Two Wythe County schools mitigating for radon, cancer causing gas

WYTHE COUNTY (WSLS 10) –   Two schools in Wythe County will update radon mitigation systems after testing for the radioactive gas over summer and winter break.  The gas can be found in homes, schools and businesses. If exposed for long periods of time over decades, radon causes lung cancer.  It’s thought to be the second leading cause of lung cancer in the United States.

Wythe County Superintendent Dr. Jeff Perry says they did more than 300 tests in thirteen schools. Three classrooms at Spiller Elementary School and two rooms at Speedwell Elementary School tested above 4.0 which means the gas needs to be mitigated.

Testing showed:
Spiller Room 239 – 8.4
Spiller Room 241 – 7.6
Spiller Room 242 – 5.3
Speedwell Open Classroom 4.9
Speedwell Gym 7.8

“We know that in Wytheville for example we live in a very high populated radon level area,” said Dr. Perry. “The biggest thing is that there is no immediate health concerns associated with the levels that we have right now for the short period of time we think that they will be there.”

The school system says “there is no reliable information which indicates short-term exposure creates any health issues for staff or students.  We will take care of it quickly, but only long-term exposure (18 hours a day for 70 years) can produce minimum health issues.”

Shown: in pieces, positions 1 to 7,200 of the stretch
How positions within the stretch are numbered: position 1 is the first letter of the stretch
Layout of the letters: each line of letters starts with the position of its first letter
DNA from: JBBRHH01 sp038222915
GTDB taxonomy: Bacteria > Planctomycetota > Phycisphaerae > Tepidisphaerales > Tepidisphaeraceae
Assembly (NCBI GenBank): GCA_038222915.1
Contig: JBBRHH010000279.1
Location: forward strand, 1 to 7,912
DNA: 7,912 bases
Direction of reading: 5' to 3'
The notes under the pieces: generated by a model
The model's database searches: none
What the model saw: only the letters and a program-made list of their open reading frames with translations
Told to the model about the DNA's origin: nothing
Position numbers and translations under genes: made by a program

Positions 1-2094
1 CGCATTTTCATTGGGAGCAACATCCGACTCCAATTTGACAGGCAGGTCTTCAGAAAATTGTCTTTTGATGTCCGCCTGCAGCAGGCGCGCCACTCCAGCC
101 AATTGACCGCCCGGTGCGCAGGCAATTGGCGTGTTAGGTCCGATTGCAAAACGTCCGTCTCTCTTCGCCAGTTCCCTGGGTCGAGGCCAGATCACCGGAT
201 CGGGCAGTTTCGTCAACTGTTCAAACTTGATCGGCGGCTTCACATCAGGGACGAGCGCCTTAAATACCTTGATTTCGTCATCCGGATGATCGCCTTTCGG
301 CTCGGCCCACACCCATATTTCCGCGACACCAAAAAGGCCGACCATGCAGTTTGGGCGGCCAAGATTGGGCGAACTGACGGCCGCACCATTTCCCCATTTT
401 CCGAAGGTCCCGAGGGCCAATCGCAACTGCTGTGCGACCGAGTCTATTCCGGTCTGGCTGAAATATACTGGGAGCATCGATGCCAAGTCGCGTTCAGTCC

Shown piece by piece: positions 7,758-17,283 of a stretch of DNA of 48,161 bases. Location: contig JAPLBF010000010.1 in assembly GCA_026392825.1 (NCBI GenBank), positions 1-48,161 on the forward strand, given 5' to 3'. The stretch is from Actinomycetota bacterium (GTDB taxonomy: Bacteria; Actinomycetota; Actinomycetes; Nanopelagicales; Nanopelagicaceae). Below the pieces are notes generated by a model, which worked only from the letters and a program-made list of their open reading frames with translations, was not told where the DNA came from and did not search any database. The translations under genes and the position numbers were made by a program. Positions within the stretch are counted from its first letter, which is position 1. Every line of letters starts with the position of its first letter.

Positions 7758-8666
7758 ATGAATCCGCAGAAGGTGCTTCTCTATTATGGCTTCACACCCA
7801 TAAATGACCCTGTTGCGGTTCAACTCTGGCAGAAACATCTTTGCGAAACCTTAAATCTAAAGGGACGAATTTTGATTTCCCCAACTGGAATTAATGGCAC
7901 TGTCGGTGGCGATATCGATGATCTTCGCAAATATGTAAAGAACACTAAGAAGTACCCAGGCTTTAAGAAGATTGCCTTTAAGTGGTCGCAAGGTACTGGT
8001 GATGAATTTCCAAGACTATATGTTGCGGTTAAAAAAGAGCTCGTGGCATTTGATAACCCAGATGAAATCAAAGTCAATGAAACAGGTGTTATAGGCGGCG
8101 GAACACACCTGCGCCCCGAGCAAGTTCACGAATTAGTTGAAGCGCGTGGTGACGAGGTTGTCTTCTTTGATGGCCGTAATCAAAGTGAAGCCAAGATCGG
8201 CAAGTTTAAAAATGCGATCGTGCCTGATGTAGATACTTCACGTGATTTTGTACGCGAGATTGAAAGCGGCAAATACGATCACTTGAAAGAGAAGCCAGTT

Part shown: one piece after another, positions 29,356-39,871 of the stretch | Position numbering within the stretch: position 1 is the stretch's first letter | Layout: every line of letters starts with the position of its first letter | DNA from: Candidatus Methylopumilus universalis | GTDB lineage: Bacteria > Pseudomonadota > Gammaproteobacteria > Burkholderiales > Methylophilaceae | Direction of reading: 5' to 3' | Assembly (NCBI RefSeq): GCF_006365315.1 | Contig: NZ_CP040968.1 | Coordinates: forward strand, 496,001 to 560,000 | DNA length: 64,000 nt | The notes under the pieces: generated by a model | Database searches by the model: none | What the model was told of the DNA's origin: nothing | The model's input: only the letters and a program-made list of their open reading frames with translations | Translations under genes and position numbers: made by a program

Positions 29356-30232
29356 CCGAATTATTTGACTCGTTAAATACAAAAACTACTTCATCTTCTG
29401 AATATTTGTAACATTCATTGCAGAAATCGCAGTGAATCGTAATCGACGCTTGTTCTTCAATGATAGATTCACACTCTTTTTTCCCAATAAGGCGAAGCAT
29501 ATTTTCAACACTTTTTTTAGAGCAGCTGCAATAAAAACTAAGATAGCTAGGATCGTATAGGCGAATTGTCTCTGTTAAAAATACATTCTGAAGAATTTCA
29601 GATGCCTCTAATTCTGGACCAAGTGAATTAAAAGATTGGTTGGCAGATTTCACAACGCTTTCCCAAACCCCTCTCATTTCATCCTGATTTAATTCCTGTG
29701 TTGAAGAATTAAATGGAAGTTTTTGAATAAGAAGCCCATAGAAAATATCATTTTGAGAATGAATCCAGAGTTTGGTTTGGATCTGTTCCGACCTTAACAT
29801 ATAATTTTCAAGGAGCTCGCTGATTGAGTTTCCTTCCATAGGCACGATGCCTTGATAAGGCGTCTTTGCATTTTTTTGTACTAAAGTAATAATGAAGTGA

There is a meeting with parents and the community Wednesday at 6:00 p.m. at the George Wythe High School gym.

More information on Radon from the Virginia Department of Health can be found here.

Notice from Wythe County Public Schools:

During the summer and winter break, Wythe County Public Schools conducted a series of radon tests throughout the county schools. All classrooms were tested. All classrooms were below the 4 pCi/L level with the exception of 3 classrooms (239, 241, and 242) at Spiller Elementary School and 2 rooms at Speedwell Elementary (open primary classroom and gym). Although we were confident those classrooms posed no immediate safety issues, we contacted some professionals for additional input. We contacted the Virginia Department of Health who deals with radon levels in schools and a radon mitigation specialist. They have both confirmed that these current levels don’t pose any immediate health issues to staff or students. Individuals exposed to these levels for 18 hours a day, 7 days a week, for 70 consecutive years would have a 1% chance of developing lung cancer – about the same chance of being killed in an automobile accident.